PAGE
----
North Carolina’s Wage and Hour Act (NCWHA) says that if you fail to pay workers what they’re due, they can sue for those unpaid (or late) wages, plus a penalty of double what was due. Your only defense to double damages: proof that you acted in good faith and reasonably—a tough task.
That’s why it’s vital for employers not to fall behind on wage payments and to be absolutely sure of the legality of any deductions or withholdings from an employee’s wages.
Recent case: Richard Mason worked in North Carolina under a written contract that called for a $300,000 base salary and a one-year-salary severance pay package. After being fired, Mason sued for the severance. He also said the NCWHA applied and demanded that his payment be doubled.
The court agreed Mason was owed the severance. It sent the double-damages issue to trial, where the former employer will have to prove it acted in good faith when it withheld the severance. (Mason v. ILS Technology, No. 3:04-CV-139, WD NC, 2007)
Like what you've read? ...Republish it and share great business tips!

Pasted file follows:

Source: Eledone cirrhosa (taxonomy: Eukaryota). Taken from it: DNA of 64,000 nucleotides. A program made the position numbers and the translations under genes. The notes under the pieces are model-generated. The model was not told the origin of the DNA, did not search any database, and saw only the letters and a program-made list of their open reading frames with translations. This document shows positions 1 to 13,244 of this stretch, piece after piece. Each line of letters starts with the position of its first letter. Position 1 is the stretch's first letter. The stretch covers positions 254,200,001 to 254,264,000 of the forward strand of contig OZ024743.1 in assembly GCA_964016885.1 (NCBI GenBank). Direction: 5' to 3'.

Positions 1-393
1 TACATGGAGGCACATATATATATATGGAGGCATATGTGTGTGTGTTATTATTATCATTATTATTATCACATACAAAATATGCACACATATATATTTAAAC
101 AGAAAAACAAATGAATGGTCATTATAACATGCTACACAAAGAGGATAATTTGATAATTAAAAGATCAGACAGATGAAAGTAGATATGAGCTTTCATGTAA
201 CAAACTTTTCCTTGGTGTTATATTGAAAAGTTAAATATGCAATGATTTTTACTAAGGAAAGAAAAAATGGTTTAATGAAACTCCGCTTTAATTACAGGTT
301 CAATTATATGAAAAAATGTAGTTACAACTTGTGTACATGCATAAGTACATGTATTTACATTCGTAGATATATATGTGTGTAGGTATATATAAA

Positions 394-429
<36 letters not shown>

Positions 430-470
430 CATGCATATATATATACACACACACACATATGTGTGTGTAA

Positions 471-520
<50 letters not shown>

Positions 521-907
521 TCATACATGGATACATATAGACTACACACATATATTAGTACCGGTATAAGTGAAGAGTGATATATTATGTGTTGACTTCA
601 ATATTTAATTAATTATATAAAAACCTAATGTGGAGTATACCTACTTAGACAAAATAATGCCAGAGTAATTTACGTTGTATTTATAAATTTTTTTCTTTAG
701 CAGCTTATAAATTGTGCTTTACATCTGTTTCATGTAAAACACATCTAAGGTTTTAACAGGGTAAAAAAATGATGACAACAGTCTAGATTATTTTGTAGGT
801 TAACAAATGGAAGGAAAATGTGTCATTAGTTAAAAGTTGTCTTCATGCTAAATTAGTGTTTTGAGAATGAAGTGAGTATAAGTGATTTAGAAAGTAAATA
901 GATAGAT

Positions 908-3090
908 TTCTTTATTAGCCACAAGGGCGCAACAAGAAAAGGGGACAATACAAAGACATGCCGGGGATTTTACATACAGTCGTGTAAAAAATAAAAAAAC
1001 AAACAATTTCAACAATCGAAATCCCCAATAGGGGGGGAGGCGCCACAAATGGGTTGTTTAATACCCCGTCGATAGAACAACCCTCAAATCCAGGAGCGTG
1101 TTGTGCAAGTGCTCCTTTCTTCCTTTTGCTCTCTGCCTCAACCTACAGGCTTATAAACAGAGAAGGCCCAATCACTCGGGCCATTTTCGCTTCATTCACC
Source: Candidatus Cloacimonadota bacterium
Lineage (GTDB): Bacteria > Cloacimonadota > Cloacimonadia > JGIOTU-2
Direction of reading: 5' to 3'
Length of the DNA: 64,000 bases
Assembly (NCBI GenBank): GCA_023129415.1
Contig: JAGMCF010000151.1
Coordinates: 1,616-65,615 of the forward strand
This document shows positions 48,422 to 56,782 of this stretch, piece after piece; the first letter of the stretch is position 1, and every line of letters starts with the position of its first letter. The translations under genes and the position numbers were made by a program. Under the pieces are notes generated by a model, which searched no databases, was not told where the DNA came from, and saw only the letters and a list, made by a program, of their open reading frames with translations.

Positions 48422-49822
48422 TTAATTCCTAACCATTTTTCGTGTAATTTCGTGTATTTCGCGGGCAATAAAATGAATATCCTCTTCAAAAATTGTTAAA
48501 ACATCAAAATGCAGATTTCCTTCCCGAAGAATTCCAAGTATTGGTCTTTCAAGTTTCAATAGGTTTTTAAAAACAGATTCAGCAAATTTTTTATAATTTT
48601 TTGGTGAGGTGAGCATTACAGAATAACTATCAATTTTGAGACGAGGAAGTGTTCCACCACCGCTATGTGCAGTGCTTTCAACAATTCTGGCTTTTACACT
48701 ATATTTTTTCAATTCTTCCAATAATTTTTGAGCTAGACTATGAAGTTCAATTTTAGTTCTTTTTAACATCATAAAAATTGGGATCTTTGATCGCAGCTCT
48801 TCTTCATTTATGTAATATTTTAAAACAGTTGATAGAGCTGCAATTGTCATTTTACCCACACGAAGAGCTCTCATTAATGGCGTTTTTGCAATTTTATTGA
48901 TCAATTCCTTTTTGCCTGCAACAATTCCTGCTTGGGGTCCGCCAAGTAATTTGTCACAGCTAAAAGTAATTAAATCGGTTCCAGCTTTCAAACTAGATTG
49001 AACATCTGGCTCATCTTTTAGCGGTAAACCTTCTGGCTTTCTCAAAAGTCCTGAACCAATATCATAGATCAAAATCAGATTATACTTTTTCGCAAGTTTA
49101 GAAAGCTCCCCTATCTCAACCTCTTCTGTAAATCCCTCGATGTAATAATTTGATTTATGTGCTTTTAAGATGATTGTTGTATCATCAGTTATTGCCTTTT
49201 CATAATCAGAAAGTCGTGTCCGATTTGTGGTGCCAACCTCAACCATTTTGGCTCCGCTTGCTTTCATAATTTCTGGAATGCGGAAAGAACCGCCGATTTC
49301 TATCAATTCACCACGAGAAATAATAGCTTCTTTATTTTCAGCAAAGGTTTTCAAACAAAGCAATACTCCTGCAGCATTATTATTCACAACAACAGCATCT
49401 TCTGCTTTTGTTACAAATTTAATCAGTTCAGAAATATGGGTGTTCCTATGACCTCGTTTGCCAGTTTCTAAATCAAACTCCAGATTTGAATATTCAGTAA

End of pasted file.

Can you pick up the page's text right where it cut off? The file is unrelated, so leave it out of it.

Attention: Readers, Publishers, Editors, Bloggers, Media, Webmasters and more...
We believe great content should be read and passed around. After all, knowledge IS power. And good business can become great with the right information at their fingertips. If you'd like to share any of the insightful articles on BusinessManagementDaily.com, you may republish or syndicate it without charge.
The only thing we ask is that you keep the article exactly as it was written and formatted. You also need to include an attribution statement and link to the article.
" This information is proudly provided by Business Management Daily.com: http://www.businessmanagementdaily.com/3344/pay-correct-timely-wages-in-nc-or-risk-double-damages "
- FLSA: Exempt vs. Nonexempt Workers
- Stop litigious employees' amateur sleuthing! Set policies to ban unauthorized recordings
- If employee has authority to hire and fire, is he automatically eligible for exempt classification?
- OSHA orders reinstatement for truck driver--plus $190,000
- Lawyer fired for appraisal sues for wrongful discharge